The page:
Furthermore, we can also see the screw/nail holes in the wooden wall where the original Brachacki mouldings have been removed and replaced with slightly smaller diameter plastic discs. Even the mouldings which still have the outer rings are smaller in diameter than the original stepped mouldings. So, if the 'collars' of the original mouldings were somehow retained, not only were their middles removed, their outer flanges were also trimmed-down in size. Given the number of mouldings, the suggestion that their outer rings were retained and trimmed twice - once to remove their middles and then again to reduce their diameters -  strikes me as being a lot of hard work!

Lastly, we know that the original Brachacki roundel mouldings were made of thin plastic/PVc (supplied by Ackland Snow). We also know that the roundel backings fitted for "The Three Doctors" refurbishment of the original Tardis set were also thin plastic/PVc (Cobex - supplied by Bakelite Xylonite Limited - now BXL Plastics). So if the original mouldings were plastic and the final type of roundels fitted in the original Tardis set were plastic, why would the 'middle' set of roundel backings (i.e., the late Hartnell/Troughton ones) suddenly be made out of cloth?

To my mind to start with plastic roundel backings, then to go to cloth only then to revert back to plastic backings simply doesn't make sense and isn't supported by the photographic evidence.  :)

T

(Edited - one sentence had the word 'would' typed twice in error.)

kert gantry

Sep 10, 2017, 09:52 pm #86 Last Edit: Sep 10, 2017, 11:55 pm by kert gantry
Plastic, not gauze. Thanks for the detailed and persuasive replies, Tony. And more knockout pictures!

What's going on with that single dark roundel on the back of the Power of the Daleks wall?

Also, just wondering. During your ongoing researches, have you found anything that could help back up or demolish my pet theory about the photographic blowup walls being reprinted after 1965?



.

galacticprobe

Sep 11, 2017, 02:58 am #87 Last Edit: Sep 11, 2017, 03:13 am by galacticprobe
Quote from: kert gantry on Sep 10, 2017, 09:52 pm
Plastic, not gauze. Thanks for the detailed and persuasive replies, Tony. And more knockout pictures!

Tony, kert gantry took the words right out of my mouth.

Quote from: Tony Farrell on Sep 10, 2017, 10:15 am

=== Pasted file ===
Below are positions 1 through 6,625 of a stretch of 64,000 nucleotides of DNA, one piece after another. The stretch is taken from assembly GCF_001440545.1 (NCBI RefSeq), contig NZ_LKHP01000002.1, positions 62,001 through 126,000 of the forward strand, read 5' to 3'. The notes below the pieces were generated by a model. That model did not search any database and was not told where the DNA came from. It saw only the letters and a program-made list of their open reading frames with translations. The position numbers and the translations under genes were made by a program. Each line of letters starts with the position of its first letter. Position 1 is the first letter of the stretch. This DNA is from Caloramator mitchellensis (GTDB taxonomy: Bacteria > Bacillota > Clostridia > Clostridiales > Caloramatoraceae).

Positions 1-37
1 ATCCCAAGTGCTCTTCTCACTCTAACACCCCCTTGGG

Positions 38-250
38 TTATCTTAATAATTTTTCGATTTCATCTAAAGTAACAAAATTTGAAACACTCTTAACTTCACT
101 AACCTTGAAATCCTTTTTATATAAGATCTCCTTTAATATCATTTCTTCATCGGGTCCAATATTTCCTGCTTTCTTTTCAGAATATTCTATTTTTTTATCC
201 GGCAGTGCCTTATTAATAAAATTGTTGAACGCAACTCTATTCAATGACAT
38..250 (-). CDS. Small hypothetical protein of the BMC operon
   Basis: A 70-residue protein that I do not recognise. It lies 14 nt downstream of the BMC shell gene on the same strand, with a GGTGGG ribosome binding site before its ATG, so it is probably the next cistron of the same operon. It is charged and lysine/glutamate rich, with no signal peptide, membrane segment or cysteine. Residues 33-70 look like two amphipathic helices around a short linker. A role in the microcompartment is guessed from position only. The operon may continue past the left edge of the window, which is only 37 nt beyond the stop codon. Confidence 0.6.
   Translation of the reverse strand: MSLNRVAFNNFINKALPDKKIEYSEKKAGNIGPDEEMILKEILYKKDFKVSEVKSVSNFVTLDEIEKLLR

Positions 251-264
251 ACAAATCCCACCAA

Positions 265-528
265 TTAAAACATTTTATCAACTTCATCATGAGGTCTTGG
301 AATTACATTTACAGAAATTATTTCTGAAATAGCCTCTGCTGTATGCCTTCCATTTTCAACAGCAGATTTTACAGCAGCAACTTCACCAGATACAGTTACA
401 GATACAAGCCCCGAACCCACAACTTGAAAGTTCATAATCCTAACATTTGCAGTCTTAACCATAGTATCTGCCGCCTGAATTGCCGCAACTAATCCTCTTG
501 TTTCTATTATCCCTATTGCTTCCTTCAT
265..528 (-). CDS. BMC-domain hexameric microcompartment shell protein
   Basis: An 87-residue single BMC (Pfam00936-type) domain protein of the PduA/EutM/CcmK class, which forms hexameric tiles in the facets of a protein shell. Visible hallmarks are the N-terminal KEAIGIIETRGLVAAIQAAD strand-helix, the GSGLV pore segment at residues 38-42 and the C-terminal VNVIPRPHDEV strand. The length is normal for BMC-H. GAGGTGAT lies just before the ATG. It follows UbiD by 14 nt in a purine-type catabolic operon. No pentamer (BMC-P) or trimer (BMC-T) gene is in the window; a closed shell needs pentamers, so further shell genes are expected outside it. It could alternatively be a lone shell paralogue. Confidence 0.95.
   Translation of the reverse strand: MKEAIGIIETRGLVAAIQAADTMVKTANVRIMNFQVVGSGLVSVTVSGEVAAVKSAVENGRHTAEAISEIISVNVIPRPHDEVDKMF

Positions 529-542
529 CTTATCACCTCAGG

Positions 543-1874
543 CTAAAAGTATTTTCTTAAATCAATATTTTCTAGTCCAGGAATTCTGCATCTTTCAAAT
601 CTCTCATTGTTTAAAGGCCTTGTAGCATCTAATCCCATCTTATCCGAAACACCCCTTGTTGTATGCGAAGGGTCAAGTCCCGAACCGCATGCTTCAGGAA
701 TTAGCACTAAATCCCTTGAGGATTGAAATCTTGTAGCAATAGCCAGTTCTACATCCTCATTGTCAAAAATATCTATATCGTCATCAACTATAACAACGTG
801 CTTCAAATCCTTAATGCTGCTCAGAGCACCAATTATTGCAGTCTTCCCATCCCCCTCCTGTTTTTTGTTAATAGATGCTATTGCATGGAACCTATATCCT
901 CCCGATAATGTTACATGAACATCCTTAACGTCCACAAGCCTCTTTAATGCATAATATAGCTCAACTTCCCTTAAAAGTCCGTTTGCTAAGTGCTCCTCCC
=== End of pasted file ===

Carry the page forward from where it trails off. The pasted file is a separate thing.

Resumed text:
So if the original mouldings were plastic and the final type of roundels fitted in the original Tardis set were plastic, why would the would the 'middle' set of roundel backings (i.e., the late Hartnell/Troughton ones) suddenly be made out of cloth?

To my mind to start with plastic roundel backings, then to go to cloth only then to revert back to plastic backings simply doesn't make sense and isn't supported by the photographic evidence.  :)

Very true. The only reason I asked about a linen-type of cloth being used on those roundels was because of kert's comment about the use of black gauze on them:
Quote from: kert gantry on Sep 09, 2017, 09:26 am
Those look like the original bucket roundels but with the backs cut out. Black gauze has been cut into circles and stuck over what's left of them.

I'd wondered if a bed linen-type fabric would have been more 'solid-looking' than gauze (yet still translucent) when covering over the "original bucket roundels" if that had been the case, which you've explained extremely well wasn't the case.

Dino.
"What's wrong with being childish?! I like being childish." -3rd Doctor, "Terror of the Autons"

tony farrell

Sep 11, 2017, 11:04 am #88 Last Edit: Sep 11, 2017, 12:02 pm by Tony Farrell
Quote from: kert gantry on Sep 10, 2017, 09:52 pm
Plastic, not gauze. Thanks for the detailed and persuasive replies, Tony. And more knockout pictures!

Thanks Thomas (and thank you Dino); I knows my Brachacki, Gleeson and Newbery Tardis sets and I aim to please!  :)

Quote from: kert gantry on Sep 10, 2017, 09:52 pm
What's going on with that single dark roundel on the back of the Power of the Daleks wall?


The roundel you refer to is in shadow because the wooden chest that Pat Troughton's Doctor rummaged through is on the other side of the wall - you can just see its corners casting a shadow on the adjoining roundels:

rear wall chest casting shadow.jpg

(I think the whole roundel backing appears darker than the others because the chest is also preventing the light from the studio lights 'bouncing back up' from the bottom of the roundel recess as well.)

Quote from: kert gantry on Sep 10, 2017, 09:52 pm
Also, just wondering. During your ongoing researches, have you found anything that could help back up or demolish my pet theory about the photographic blowup walls being reprinted after 1965?


I agree completely with you on this point for two reasons: Firstly, fairly early on at least one of the photo blow-up walls became damaged along its bottom edge. Possibly as in an effort to hide the damage, at least one PBU was - more-or-less consistently - hung upside down from the start of Season Two:  

The_Chase (1a).jpg

Secondly, 1965 effectively marks the start of 625 line transmission in the UK: The BBC's Lime Grove Studio 405 line cameras were replaced early in 1965 with 625-line EMI 203 Image Orthicon cameras whilst Studio H in the same building became the home for the BBC's trials of colour television from late 1964 onwards (colour transmission needed 625 lines to carry the additional information) - source http://www.tvstudiohistory.co.uk .

So, given the fact that at least one PBU was damaged - and this was likely to be more obvious in 625 lines - I think it was highly probable that the production team took the decision to replace all three PBUs in 1965. (This may also be the reason that the 3D walls were repainted off-white round about this time rather than the pale green they were previously.)

I think I'm correct in saying that the replacement PBUs were actually reproduced at a slightly larger scale; though the panels themselves remained twelve feet by ten feet, the actual photographic roundels 'grew' by an inch in diameter from 24" to 25" i.e., so that they were now the same size as the three dimensional ones.

T

darren79

Re: Marco Polo - This shot sometimes shows up. If it's a mock up then it's a really good one and I can't tell where the shots would come from.

Anyone know if it's a true cropped telesnap or not?

I think it might have been in the DVD abridged reconstruction on The Edge of Destruction DVD.

PDVD_019.jpg~original.jpeg